etc., add up all the results to get S_n, and you'd still get a bell curve.
We use general version for our final example:

Ex 3: We consider the 2000 election in Florida. Recall the historical data:
Out of 5,825,043 votes cast, 2,912,790 were counted for Bush, 
and 2,912,253 for Gore, a margin of 537 votes. 
According to a NY Times article of the time, it is not
unusual for 1 out of 1000 votes to be counted incorrectly; let us model this
by saying that whatever an actual ballot says, it is counted correctly with
probability .999 and incorrectly with probability .001, and that each vote
is counted independently, so it like coin flipping with coin biased to be
"correct" or "Heads" with probability .999, and "incorrect" or "Tails"
with probability .001. Thus, with about 5,825,043 votes, 
the expected number of incorrectly counted votes is about 5,825,
or 10 times larger than the winning margin. How can we tell if this
is so close that we need to worry, and count it again more carefully?

To answer this, we will ask the following question: supposing Gore had
actually won, what is the probability that the margin of counted
votes for Bush would be at least 537? If this is tiny, we should feel reassured.
To get an upper bound on this probability, we will assume that Gore
actually won by just one vote to compute this probability (because if he
won by more votes, the chance of miscounting enough votes to get a margin
of 537 for Bush would be even smaller). In other words, we will compute
   P(at least 537 more votes are counted for Bush than Gore |
     there were 2912522 votes for Gore and 2912521 votes for Bush)

To answer this question, we will use the first, more general form of the
Central Limit Theorem:
   Let G_1,...,G_2912522 be i.i.d. random variables representing the 
   actual votes for Gore:
     G_i = {+1 with probability .999 (i.e. counted correctly)
           {-1 with probability .001 (i.e. counted incorrectly)
   Similarly, let B_1,...,B_2912521 be i.i.d. random variables representing the 
   actual votes for Bush:
     B_i = {-1 with probability .999 (i.e. counted correctly)
           {+1 with probability .001 (i.e. counted incorrectly)
Then S = G_1 + ... + G_2912522 + B_1 + ... + B_2912521
is a sum of independent random variable which counts the margin
of votes counted for Gore (if positive) or Bush (if negative).

The first part of the Central Limit Theorem applies to S, with
   E(G_i) = .998 = -E(B_i)
   V(G_i) = 1-.998^2 ~ .004 = V(B_i) 
so E(S) = 2,912,522*.998 - 2,912,521*.998 = .998
   V(S) = 5,825,043*.004 ~ 23277 and sigma(S) ~ 153
The CLT tells us that for n large (and 5,825,043 is large!)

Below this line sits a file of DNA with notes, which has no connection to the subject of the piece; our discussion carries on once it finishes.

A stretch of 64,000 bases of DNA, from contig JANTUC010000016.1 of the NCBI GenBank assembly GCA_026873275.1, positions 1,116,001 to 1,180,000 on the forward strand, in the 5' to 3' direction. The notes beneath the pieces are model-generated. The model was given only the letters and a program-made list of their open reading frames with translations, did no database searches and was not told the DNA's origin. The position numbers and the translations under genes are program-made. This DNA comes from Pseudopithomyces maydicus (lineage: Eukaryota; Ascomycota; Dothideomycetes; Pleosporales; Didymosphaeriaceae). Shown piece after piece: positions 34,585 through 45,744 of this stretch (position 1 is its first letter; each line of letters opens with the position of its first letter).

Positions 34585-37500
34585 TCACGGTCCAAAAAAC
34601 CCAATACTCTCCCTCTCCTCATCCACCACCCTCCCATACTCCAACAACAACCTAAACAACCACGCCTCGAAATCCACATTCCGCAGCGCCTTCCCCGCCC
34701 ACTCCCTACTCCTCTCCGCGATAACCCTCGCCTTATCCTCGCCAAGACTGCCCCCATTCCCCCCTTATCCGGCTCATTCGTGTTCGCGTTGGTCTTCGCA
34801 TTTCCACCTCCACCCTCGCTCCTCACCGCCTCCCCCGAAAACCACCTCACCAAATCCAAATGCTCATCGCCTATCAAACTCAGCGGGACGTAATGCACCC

P( S - E(S) <= z*sigma(S) ) ~ Normal(z)
   P( S - .998 <= z*153 ) ~ Normal(z)
   P( S <= z*153 + .998 ) ~ Normal(z)
We want to compute P(S <= -537), i.e. that the counted votes
gave Bush a lead of at least 537; solving
   z*153 + .998 = -537
yields z ~ -3.52, so
   P( S <= -537 ) = P(Bush had a margin of at least 537 votes | Gore won)
                  ~ Normal(-3.52)
                  ~ .00021
So we can be reassured...

Exponential Distribution: Recall our discussion of the Poisson distribution:
The physical situations of interest were ones where there were lots of
random physical events, like
  calls to a call center
  accesses to a web service
  ticks on a Geiger counter
caused by a very large number n of entities (callers, web-surfers, radioactive nuclei) 
making independent decisions whether or not to call/access a website/decay,
each with very low probability p. We defined lambda = n*p, and showed that it
could be interpreted as the average number of events per time unit
(calls per hour, web accesses per minute, ticks per second).
Then the Poisson distribution told us the probability of getting i events per time unit:
  P(i events per time unit) = exp(-lambda)*lambda^i/i!

The other natural question to ask about such a physical situation is the
distribution of the time between consecutive events, eg between the starts of two calls,
the starts of two web-accesses, or two clicks on the Geiger counter.
This time T is a continuous random variable, with an exponential distribution:
   P(T <= t) = 1 - exp(-lambda*t)
and so a density function
   f(t) = d (1 - exp(-lambda*t))/dt = lambda * exp(-lambda*t)
Another way to see why this intuitively makes sense is that
   P(T > t) = exp(-lambda*t)
gets small very fast, either as t increases, or as the 
average number of events-per-time-unit, lambda, increases.
We can compute
   E(T) = integral_0^{infinity} t* lambda*exp(-lambda*t) dt = 1/lambda
This also makes intuitive sense, because if there are lambda events per time unit 
on average, the time between events must be 1/lambda.
We can also compute 
   V(T) = E(T^2) - (E(T))^2
        = integral_0^{infinity} t^2* lambda*exp(-lambda*t) dt - 1/lambda^2
        = 1/lambda^2